Compiled by Pari Syal Photography: Courtesy ZHA |
Zaha Hadid architects unveil their design for a pioneering new institute and genocide memorial in the Cambodian capital Phnom Penh, which will bring together a museum, research centre, graduate school, document archives and research library.
The Sleuk Rith Institute, founded and chaired by Youk Chhang, a tireless human rights activist and investigator of the Khmer Rouge atrocities, will house the Documentation Centre of Cambodia’s one million documents - the largest collection of genocide-related material in Southeast Asia. It is proposed as a global centre for education and research into the documentation, causes and prevention of genocide.
Despite the tragic history explored at the institute, Youk’s research led to the very considered brief for a building that promoted reflection and reconciliation, and also inspired and innovated. “Cambodia will never escape its history, but it does not need to be enslaved by it. Post-conflict societies have to move on,” he says. Consequently, the brief necessitated a direction that breaks from some of the stereotypes associated with genocide memorial architecture to create a forward-looking institution that deviates from the distress-invoking, quasi-industrial, harshness of most existing genocide memorial models. “This is not to criticize or denigrate such models but, instead, to emphasize that in light of a Cambodia’s rich cultural and religious traditions, we must move in a different and more positively-oriented direction,” Youk concludes.
Located at the confluence of the Mekong and Tonlé Sap Rivers, the institute’s buildings will be built on raised terraces, to protect from Phnom Penh’s seasonal flooding. Accommodating the tropical climate of the region, the narrower lower levels of the institute are shaded by the building’s form, while louvers on the upper levels keep out strong sunshine. The building’s passive design - including measures to reduce energy and water consumption, while increasing system efficiencies, and the installation of renewable energy sources - will increase its ecological performance. The building form minimizes solar gain, and the external shading system will be varied on each elevation to reduce solar gain whilst maintaining sufficient daylight levels, where required. Thermal buffer zones will protect the archive and exhibition spaces and further reduce energy consumption.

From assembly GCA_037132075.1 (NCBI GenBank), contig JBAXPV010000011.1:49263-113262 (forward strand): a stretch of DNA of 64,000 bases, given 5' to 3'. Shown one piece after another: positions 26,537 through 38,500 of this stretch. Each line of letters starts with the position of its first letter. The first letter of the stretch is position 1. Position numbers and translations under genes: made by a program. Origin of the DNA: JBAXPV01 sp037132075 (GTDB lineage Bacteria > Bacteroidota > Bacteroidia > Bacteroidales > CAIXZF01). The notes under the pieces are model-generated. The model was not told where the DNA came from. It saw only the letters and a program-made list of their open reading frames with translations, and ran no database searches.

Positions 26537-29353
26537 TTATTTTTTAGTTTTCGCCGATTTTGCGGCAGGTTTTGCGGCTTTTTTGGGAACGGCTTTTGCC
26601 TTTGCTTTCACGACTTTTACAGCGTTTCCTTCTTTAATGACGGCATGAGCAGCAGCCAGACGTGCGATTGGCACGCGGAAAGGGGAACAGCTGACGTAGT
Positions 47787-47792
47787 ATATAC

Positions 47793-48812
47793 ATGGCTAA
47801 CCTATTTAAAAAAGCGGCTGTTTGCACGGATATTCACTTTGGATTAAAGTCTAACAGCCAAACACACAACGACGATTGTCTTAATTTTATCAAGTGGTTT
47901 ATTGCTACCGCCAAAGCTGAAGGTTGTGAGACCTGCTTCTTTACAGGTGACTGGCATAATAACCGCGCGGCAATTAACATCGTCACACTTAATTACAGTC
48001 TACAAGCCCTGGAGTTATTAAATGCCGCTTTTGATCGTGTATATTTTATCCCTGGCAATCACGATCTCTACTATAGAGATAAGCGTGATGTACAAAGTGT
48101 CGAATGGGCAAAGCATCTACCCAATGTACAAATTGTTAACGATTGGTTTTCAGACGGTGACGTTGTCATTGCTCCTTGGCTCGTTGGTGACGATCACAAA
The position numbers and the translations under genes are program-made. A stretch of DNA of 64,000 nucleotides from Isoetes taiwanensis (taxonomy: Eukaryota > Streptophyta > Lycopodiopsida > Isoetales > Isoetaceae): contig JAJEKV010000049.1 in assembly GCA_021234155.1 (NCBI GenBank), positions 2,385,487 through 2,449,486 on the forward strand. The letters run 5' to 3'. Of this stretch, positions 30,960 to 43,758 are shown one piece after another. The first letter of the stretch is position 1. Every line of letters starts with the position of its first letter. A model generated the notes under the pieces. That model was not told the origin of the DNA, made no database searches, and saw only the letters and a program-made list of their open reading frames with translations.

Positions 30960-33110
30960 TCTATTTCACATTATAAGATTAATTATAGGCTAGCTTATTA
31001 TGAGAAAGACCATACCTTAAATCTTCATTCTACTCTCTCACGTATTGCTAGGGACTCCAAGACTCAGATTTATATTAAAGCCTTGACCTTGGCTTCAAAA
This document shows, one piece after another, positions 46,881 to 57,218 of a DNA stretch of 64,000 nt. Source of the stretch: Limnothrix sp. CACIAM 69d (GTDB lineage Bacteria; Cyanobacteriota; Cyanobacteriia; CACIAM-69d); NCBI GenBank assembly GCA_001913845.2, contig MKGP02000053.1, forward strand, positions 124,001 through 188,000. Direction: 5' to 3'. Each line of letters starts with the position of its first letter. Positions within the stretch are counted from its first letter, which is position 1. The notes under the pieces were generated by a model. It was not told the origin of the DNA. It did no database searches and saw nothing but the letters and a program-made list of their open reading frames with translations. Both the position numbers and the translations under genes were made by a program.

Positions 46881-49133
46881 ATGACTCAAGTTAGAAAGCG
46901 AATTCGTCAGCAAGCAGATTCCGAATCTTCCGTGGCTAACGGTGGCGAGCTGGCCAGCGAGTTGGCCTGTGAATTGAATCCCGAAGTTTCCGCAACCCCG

Visitors will approach the building on causeways above reflecting catchment pools that mirror the building’s form and bring light deep into the internal spaces. As with the catchment pools of Cambodia’s ancient temple sites including Sras Srang and Angkor Wat, these pools - and those on the upper level courtyard and terraces - will be fed by harvested rainwater and would be integral to the institute’s water management processes that minimize the impact on the local environment and drainage systems.
Entering through the atrium at the centre of the building, visitors would be welcomed by exhibits from the Institute’s collection; from where they would be free to choose their path either to the museum, auditorium, etc. Offices for researchers and Institute administration are housed on the top levels, while a bridge is suspended above the atrium to connect the school and library.
The institute includes a 68,000 sq.m. memorial park for the entire community with sport fields, urban vegetable garden and fruit orchards, traditional meadows and a forest that will house contemporary Cambodian sculptures.
Click here to view the images of the memorial on indiaartndesign.com
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Genocide, monument, memorial, institutional design, architecture, contextual architecture,